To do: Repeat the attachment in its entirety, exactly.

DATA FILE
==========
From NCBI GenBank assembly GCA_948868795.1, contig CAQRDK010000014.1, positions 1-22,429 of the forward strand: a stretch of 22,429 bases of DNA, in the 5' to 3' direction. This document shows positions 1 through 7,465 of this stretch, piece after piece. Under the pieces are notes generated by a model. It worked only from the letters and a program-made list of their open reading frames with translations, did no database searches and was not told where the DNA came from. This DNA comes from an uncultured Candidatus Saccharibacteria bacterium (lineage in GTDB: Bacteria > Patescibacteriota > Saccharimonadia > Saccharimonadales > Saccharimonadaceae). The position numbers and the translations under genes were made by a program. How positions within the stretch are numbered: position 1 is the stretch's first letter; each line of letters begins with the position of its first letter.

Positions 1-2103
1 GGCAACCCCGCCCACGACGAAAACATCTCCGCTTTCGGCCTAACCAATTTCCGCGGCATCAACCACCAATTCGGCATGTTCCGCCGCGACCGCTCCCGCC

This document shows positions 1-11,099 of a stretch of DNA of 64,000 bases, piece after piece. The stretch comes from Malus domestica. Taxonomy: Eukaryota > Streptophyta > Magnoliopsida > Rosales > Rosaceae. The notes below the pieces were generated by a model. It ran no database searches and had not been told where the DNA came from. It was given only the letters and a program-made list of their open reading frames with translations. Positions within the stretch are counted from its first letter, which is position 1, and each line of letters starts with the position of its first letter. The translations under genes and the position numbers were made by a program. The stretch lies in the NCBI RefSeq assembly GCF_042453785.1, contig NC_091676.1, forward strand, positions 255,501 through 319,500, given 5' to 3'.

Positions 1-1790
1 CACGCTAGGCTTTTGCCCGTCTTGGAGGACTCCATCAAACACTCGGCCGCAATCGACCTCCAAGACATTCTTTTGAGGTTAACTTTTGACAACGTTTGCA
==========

From NCBI GenBank assembly GCA_948868795.1, contig CAQRDK010000014.1, positions 1-22,429 of the forward strand: a stretch of 22,429 bases of DNA, in the 5' to 3' direction. This document shows positions 1 through 7,465 of this stretch, piece after piece. Under the pieces are notes generated by a model. It worked only from the letters and a program-made list of their open reading frames with translations, did no database searches and was not told where the DNA came from. This DNA comes from an uncultured Candidatus Saccharibacteria bacterium (lineage in GTDB: Bacteria > Patescibacteriota > Saccharimonadia > Saccharimonadales > Saccharimonadaceae). The position numbers and the translations under genes were made by a program. How positions within the stretch are numbered: position 1 is the stretch's first letter; each line of letters begins with the position of its first letter.

Positions 1-2103
1 GGCAACCCCGCCCACGACGAAAACATCTCCGCTTTCGGCCTAACCAATTTCCGCGGCATCAACCACCAATTCGGCATGTTCCGCCGCGACCGCTCCCGCC

This document shows positions 1-11,099 of a stretch of DNA of 64,000 bases, piece after piece. The stretch comes from Malus domestica. Taxonomy: Eukaryota > Streptophyta > Magnoliopsida > Rosales > Rosaceae. The notes below the pieces were generated by a model. It ran no database searches and had not been told where the DNA came from. It was given only the letters and a program-made list of their open reading frames with translations. Positions within the stretch are counted from its first letter, which is position 1, and each line of letters starts with the position of its first letter. The translations under genes and the position numbers were made by a program. The stretch lies in the NCBI RefSeq assembly GCF_042453785.1, contig NC_091676.1, forward strand, positions 255,501 through 319,500, given 5' to 3'.

Positions 1-1790
1 CACGCTAGGCTTTTGCCCGTCTTGGAGGACTCCATCAAACACTCGGCCGCAATCGACCTCCAAGACATTCTTTTGAGGTTAACTTTTGACAACGTTTGCA